United States spacewalkers fix ageing ISS robotic arm


The first six-hour walk unfolded Thursday morning with Commander Randy Bresnik and Flight Engineer Mark Vande Hei, the space agency said.

Two astronauts will take a spacewalk outside the International Space Station (ISS) today (Oct. 5), kicking off a trifecta of spacewalks set to take place over the next two weeks.

During three spacewalks on October 5, 10 and 18, astronauts will replace an aging Latching End Effector (LEE) at the end of the Canadarm2 robotic arm.

The primary goal of the spacewalk is to replace latching end effector A, or LEE-A, one of two grappling mechanisms on the station's Canadian-built robot arm. Now, efforts will focus on the robotic arm, informally known as Canadarm2.

All the three spacewalks of October are slated to begin at 8:05 am EDT (8:05 pm SST) but they may begin early if the crew runs ahead of the schedule. For the third spacewalk, Acaba will join Bresnik instead. One LEE is connected to the ISS by attaching the arm to the station; the other is extended into space and grabs the objects.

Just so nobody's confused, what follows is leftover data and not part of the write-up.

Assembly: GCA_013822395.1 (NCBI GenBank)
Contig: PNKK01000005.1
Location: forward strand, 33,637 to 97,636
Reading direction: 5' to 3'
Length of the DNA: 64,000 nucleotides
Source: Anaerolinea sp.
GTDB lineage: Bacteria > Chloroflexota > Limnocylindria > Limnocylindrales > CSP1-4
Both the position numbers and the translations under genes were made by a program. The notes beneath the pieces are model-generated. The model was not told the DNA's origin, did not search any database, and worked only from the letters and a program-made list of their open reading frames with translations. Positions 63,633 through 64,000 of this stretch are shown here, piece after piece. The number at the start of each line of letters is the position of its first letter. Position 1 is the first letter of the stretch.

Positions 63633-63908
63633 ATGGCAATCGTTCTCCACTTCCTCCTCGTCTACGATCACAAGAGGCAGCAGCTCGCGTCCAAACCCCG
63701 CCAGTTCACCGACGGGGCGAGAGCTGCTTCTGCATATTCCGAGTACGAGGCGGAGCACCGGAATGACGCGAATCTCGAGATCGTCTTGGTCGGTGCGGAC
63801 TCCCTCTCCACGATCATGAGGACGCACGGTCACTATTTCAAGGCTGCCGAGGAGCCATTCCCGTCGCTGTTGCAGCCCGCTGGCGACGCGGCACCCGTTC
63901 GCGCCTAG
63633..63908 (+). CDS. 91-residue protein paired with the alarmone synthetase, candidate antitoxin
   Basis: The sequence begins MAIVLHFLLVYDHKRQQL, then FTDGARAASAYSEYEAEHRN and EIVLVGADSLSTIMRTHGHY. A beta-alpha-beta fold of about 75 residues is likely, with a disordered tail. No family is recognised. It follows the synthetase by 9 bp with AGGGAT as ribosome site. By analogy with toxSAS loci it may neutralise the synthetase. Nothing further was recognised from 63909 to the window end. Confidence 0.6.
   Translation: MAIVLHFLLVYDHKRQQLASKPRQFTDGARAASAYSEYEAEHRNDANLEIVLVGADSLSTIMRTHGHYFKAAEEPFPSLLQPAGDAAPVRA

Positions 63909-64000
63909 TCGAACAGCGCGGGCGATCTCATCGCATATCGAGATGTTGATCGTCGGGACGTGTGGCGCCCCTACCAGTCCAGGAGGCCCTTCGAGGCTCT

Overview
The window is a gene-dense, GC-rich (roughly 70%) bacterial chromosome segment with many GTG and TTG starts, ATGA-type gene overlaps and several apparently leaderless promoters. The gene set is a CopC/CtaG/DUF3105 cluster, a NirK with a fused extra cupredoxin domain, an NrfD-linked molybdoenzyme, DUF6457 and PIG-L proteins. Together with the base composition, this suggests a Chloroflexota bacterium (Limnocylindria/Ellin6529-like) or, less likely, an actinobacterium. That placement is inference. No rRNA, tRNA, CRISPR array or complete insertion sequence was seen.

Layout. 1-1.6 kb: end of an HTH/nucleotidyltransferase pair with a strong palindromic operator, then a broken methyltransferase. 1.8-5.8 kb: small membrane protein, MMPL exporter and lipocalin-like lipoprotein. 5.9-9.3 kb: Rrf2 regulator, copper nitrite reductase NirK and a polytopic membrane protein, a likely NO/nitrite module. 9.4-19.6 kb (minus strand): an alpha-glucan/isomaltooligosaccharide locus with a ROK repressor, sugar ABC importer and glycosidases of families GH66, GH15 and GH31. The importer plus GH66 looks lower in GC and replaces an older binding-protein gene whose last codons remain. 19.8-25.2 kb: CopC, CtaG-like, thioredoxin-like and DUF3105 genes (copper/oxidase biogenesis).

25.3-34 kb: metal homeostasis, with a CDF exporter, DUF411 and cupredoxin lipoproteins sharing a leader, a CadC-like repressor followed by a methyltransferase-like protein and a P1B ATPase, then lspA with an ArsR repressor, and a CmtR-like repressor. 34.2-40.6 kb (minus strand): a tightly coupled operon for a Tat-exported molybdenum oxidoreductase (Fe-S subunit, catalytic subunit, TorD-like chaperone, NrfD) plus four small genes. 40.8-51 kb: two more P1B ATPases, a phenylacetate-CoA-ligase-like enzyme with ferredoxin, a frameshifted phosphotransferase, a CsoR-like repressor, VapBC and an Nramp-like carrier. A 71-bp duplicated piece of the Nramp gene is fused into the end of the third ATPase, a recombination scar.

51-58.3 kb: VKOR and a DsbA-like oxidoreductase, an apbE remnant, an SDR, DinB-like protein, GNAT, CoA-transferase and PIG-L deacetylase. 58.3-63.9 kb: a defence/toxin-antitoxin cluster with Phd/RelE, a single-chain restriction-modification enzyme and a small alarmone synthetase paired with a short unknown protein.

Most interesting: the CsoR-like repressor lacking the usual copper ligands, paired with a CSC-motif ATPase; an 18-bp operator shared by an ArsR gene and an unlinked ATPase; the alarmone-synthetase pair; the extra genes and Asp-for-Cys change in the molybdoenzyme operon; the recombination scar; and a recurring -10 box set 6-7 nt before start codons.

A few moments later, Vande Hei, making his first spacewalk, made his way outside. To tell the two apart during the webcast, look for the red stripes on Bresnik's suit. The LEE works as the "hand" of Canadarm2 and is used to grapple incoming cargo spacecraft. Vande Hei, EV-2, is wearing an unmarked suit and is using helmetcam 20.

The station has a spare LEE stored outside the ISS, which the astronauts retrieved to make the fix.

They replaced one of two Latching End Effectors (LEE) which had lost the ability to grip effectively, said the USA space agency.

In the near term, two more spacewalks are planned October 10 and 18 to lubricate the newly attached LEE-A fitting, to replace two cameras with degraded color and to carry out other routine maintenance.